stallion opened this issue on Jan 29, 2019 · 936 posts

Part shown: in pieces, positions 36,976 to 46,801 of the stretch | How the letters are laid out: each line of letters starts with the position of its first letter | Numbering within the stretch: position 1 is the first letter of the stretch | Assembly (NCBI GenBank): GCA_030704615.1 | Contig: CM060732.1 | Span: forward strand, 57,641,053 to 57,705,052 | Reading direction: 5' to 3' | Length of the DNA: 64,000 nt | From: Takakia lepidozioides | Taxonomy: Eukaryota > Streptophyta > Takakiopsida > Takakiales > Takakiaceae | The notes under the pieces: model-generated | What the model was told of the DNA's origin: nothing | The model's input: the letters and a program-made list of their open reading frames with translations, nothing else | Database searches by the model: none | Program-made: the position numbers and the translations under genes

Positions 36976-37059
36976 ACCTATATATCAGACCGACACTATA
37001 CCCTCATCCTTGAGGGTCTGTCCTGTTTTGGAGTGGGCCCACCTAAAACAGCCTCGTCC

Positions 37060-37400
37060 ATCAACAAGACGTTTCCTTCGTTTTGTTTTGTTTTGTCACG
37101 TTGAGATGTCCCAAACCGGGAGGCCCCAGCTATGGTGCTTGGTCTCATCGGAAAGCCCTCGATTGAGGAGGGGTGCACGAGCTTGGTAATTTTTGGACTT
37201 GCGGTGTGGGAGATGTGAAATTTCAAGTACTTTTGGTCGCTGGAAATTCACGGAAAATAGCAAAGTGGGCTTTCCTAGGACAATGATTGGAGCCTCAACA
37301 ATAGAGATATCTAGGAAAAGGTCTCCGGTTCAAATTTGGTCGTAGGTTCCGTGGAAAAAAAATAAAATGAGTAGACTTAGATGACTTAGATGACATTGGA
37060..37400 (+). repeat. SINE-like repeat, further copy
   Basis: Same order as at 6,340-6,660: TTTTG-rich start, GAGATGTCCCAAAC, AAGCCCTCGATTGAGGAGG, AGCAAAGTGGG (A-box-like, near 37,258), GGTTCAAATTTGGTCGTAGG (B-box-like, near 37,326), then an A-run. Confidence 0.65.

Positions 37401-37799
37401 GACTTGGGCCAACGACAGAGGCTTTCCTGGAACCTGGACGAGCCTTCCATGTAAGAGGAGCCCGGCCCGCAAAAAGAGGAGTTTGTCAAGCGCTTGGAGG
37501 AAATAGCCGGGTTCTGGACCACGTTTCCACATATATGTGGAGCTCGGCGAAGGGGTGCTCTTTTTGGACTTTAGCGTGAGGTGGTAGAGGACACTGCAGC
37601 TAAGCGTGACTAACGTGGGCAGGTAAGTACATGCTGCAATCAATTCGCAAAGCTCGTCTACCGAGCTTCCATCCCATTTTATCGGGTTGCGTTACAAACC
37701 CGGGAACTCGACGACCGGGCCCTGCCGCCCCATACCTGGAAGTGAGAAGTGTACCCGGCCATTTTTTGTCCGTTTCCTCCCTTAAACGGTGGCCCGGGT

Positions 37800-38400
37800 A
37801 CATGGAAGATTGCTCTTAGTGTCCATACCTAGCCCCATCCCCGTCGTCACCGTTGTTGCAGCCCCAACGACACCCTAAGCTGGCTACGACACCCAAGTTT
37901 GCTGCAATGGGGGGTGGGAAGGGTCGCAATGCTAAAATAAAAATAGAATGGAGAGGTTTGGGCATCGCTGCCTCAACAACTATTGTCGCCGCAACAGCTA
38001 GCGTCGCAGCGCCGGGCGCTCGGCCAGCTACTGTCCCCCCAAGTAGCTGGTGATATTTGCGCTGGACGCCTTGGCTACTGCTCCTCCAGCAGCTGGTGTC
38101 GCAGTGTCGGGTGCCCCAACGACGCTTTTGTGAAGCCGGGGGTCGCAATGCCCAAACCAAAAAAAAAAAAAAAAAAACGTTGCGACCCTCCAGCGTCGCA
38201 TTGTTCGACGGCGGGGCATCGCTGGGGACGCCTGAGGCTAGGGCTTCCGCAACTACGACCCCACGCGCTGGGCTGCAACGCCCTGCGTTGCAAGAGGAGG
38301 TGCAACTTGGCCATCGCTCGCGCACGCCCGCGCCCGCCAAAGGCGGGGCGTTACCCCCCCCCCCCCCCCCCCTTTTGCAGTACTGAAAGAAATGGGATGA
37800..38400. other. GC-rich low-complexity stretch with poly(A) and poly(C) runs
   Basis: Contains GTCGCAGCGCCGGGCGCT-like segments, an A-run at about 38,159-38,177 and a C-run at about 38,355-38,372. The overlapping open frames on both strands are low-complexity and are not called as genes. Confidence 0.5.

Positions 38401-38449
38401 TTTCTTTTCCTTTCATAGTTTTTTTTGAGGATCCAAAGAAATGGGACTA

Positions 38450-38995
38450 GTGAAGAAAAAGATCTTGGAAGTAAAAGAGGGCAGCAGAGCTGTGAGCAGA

Superfly is great, you just need to learn to tweak the settings properly. The default lighting is absolute garbage. I'm not really a fan of IBL so I can't offer any advice there, but area lights work excellent in Superfly. You can follow just about any real-world photographic tutorial and replicate the lighting in Superfly and get similar results. [Softbox Lighting Tutorial](https://www.youtube.com/watch?v=-ZmNP2TxUNA) Delete all the lights in the scene. Start with one area light (which is basically a softbox), set the render to a small size (400x400), low samples, and disable advanced raytracing like caustics/volume/transmission and even transparency, and just move the light around (in the beginning you can use point at -> and point it at your figure's head) and do quick 1-minute test renders until you get the lighting the way you want it. Then you can add a fill light. I'm not going to lie, a quality render takes hours, but it did so in Firefly as well except with (technically) inferior results, and it does so in Iray as well. Preview renders at low settings are the key: I'll spend time in a small preview mode rendering a dozen quick grainy renders until I get the lighting exactly the way I want it, then when I know what the results will be like I'll bump up the settings and let the render run for hours while I watch a movie or sleep. You should never be 'experimenting' with large renders at high settings: your preview renders should already give you a very good idea of exactly what they're going to come out like. Progressive rendering is great because you can let it run and see the render taking shape, and stop it if you notice any problems. Also you should be abusing the hell out of the Area Render tool. There's no need to render a 2000x2000 image with caustics and 16 transparency bounces. You can render a scene at relatively low settings and then go back and render complex parts like eyes with a higher setting. Same goes for if you screw up and have a foot off the ground, or a spot of pokethrough or other problem: just render that small area. In older versions of poser you could see a line around where the Area Render rendered something, but now it blends it seamlessly into whatever render you have selected when you use Area Render. I've been rendering my images at very low settings, typically like this: Preview: ![Preview.jpg](https://bw-1651cf0d2f737d7adeab84d339dbabd3-forumpro.s3.amazonaws.com/forum_12356/thread_2930755/message_4344704/file_2b24d495052a8ce66358eb576b8912c8.jpg) Render: ![Basic Render.jpg](https://bw-1651cf0d2f737d7adeab84d339dbabd3-forumpro.s3.amazonaws.com/forum_12356/thread_2930755/message_4344704/file_84d9ee44e457ddef7f2c4f25dc8fa865.jpg) Area Render (Eyes, troublesome hair spots, etc): ![Eyes.jpg](https://bw-1651cf0d2f737d7adeab84d339dbabd3-forumpro.s3.amazonaws.com/forum_12356/thread_2930755/message_4344704/file_47d1e990583c9c67424d369f3414728e.jpg) It may be slower running the render with your CPU instead of a GPU, but that can be tweaked as well and on modern processors shouldn't take too much longer. If you do have a sluggish computer or laptop then you can set things up via quick preview renders, then before you go to sleep hit the render button... and wake up to a finished render.